Suze Orman: Don't ever lease a car


#41

Exactly, people seem to think that BMW etc builds Carplay - no they just buy a unit from an OEM and put it in their car.


#42

Maybe suze should learn how to lease $20 cruze and $50 trax. :wink:


#43

You’re the 2nd person to point that out, but that was just a side-note and not the point I was trying to make. Plus, it’s pretty far from a sure thing that your car will be compatible “Needless to say, this will work only in vehicles that have room for it.”


#44

that’s exactly right, and for those types of people even making payments on time is hard so she’s not entirely wrong as it relates to her audience.


#45

It is stupid when people say that cars are a utility. Guess what, you can say that about anything. Oh why do you need an iphone? Just get the cheapest android burner you can. Oh you have a flat screen? Should have kept that old CRT TV instead. Why buy new clothes? Just keep washing what you have even if it is faded and baggy.


#46

I fully agree - people with debt / bad credit SHOULD buy a $99 phone so that they spend less time texting and more time working / bettering themselves / saving.

There are a lot of “must haves” today that my parents (born in the 40s) couldn’t have dreamed of. And then people wonder why my parents are financially set and they are not, even though my dad was a machinist and my mom a part-time secretary…


#47

Tell people that ($200/month), and they’ll come back to you all proud of their $199 lease with $7.5K down…


#48

Ha, you’re completely right!


#49

Not like someone is making an argument that a new $1000 iphone is a “must have”, except of course the fan boyz. Everything is utilitarian, other than food, air and water.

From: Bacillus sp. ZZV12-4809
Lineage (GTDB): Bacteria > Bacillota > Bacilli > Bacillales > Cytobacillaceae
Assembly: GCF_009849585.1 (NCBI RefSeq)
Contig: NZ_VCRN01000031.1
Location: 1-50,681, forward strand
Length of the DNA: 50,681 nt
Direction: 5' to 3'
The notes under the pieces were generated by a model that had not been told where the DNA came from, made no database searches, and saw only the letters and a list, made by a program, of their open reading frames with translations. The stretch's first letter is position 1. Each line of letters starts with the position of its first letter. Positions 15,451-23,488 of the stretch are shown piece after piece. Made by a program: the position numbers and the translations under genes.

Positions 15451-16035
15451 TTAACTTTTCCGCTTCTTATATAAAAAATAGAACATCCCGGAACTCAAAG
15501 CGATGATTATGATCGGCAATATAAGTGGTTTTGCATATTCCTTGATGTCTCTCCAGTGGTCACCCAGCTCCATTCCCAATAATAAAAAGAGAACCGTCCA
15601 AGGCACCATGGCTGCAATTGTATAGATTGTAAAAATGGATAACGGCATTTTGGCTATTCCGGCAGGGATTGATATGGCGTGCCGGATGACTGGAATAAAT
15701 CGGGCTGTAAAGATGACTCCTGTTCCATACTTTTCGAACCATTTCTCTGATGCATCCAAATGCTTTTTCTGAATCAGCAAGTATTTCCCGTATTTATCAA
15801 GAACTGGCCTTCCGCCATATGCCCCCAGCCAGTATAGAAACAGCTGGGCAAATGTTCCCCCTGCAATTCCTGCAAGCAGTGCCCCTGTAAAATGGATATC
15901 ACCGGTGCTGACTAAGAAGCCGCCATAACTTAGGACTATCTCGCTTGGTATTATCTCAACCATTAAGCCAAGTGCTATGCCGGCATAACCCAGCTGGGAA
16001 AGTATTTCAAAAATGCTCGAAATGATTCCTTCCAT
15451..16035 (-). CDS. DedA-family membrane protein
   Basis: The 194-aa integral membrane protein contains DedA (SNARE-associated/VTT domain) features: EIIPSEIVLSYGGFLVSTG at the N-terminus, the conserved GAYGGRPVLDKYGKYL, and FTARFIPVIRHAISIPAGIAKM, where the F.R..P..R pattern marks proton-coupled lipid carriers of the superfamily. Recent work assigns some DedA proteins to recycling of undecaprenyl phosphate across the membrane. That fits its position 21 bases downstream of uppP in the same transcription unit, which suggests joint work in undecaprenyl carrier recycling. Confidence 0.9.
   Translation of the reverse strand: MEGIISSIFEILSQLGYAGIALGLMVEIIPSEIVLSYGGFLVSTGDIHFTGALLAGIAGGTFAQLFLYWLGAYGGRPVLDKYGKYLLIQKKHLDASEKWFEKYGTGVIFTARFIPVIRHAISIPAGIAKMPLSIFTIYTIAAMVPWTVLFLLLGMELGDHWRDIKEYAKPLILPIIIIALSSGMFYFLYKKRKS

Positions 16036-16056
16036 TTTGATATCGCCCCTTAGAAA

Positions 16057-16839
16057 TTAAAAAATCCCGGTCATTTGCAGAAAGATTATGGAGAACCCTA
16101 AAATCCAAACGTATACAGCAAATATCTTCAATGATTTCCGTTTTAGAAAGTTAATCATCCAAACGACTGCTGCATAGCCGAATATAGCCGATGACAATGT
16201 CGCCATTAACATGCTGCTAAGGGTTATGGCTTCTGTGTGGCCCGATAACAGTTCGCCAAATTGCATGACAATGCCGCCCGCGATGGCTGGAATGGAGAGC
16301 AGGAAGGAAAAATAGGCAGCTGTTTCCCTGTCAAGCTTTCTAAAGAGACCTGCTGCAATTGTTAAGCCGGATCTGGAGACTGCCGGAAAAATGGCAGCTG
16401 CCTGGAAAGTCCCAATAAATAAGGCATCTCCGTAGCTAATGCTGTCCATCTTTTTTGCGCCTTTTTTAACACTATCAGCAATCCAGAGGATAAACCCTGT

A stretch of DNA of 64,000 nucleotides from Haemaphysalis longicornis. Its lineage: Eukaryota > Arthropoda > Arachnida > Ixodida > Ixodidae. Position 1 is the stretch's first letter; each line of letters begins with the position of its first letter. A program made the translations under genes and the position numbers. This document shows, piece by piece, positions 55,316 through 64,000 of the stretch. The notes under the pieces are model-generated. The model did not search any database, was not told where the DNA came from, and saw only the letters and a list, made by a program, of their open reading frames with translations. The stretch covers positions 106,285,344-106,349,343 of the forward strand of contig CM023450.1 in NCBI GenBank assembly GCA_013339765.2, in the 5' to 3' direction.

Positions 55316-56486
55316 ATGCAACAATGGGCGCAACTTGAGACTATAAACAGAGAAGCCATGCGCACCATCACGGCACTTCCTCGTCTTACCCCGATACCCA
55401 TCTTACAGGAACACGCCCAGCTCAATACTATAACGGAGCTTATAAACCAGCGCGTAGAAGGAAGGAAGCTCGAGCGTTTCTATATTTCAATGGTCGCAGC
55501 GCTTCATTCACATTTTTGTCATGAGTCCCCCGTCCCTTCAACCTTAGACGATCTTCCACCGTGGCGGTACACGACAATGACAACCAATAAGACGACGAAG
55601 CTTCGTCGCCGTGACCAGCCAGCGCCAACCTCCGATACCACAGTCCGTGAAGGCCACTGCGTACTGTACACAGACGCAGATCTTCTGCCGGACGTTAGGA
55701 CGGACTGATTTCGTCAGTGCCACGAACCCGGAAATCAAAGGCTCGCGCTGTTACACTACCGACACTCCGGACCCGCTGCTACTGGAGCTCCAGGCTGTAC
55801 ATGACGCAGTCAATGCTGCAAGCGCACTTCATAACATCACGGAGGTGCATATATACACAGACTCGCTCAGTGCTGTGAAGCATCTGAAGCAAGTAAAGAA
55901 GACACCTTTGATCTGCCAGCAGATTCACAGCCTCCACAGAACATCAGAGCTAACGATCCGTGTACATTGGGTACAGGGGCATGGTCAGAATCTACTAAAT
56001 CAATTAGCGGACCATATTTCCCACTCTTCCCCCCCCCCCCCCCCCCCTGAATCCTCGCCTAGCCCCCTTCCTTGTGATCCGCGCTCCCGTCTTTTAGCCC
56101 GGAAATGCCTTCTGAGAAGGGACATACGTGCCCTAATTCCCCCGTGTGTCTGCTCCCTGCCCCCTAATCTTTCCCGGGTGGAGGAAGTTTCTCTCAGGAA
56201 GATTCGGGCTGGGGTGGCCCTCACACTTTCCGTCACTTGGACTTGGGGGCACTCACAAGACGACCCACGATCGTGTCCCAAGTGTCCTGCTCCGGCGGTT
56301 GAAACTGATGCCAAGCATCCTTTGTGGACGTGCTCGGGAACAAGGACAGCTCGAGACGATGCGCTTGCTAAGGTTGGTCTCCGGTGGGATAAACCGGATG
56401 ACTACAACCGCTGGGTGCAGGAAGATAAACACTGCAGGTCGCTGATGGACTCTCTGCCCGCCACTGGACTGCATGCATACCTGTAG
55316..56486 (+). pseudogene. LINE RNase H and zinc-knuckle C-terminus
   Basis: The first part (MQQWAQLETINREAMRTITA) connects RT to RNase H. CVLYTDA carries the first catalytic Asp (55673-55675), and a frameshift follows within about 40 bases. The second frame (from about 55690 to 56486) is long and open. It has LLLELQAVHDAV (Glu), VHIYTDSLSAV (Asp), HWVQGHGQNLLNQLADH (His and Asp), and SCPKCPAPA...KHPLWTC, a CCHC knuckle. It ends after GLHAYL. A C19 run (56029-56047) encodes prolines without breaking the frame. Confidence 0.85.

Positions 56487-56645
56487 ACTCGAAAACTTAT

#50

If you only knew how many times I’ve tried to explain this to people…I’ll be the first to admit that I am in debt, because I have three degrees, all progressively higher than the last, and I’m never paying them off, because of the interest rates (all federal loans too). But aside from that, I drive to work, and I’ve had an older car before.

I’ve also worked my break-even point, and it never ever works out to be worth it for me to keep a car for 5 years, 10 years, or anything, gamble with what will happen post-warranty, have to deal with selling it, what I will get for it, or anything, even if it is at a time when the loan is paid off.

I’d much rather just spend less each month up-front, have a car that is constantly under warranty, chuck it, and get another car. I don’t care what car you have, whether it be a Camry, Accord, or some other highly-rated cars, there are lemons out there. I had a lemon Fusion, for instance.


#51

In my experience purchasing the downhill slide is slightly after the warranty is up. In the past leasing was never an option because of my commute. Don’t have that anymore so leasing makes perfect sense. That and my extremely short attention span with cars :rofl:


#52

There are 3 legit options IMO.

  1. Pay only depreciation.
  2. Buy a cash car (reliable brands only) already 90% depreciated.
  3. Buy a car and keep it 10+ years.

The biggest mistake is buying a used Audi with a recently expired warranty and trading it in the day after you pay it off.


#53

Buying an old Audi is a mistake period. I got tired of dropping 1K every time I walked into the dealership. I did the math and figured that for the cost of maintenance + depreciation on my 4 year old Audi A4 I could lease a new GS 350. I did just that and I don’t regret it one bit. Oh and I invested the money I got from selling my Audi and the profits covered most of my GS 350 lease.


#54

I recall seeing somewhere that her reason for saying this was an $800 or so per month lease that she had for a 7-Series back in the 80s or 90s. Obviously, that is the complete opposite of a leasehack and what we are used to on this forum. Likewise, $800 in 1990, adjusted for inflation today, would equal around $1,600/month, which is purely absurd for a 7. Add this onto the fact that the options lists were nowhere where they are today, and it’s evident that she had a poor experience with leasing because her deal was the epitome of poor lease deals to begin with.


#55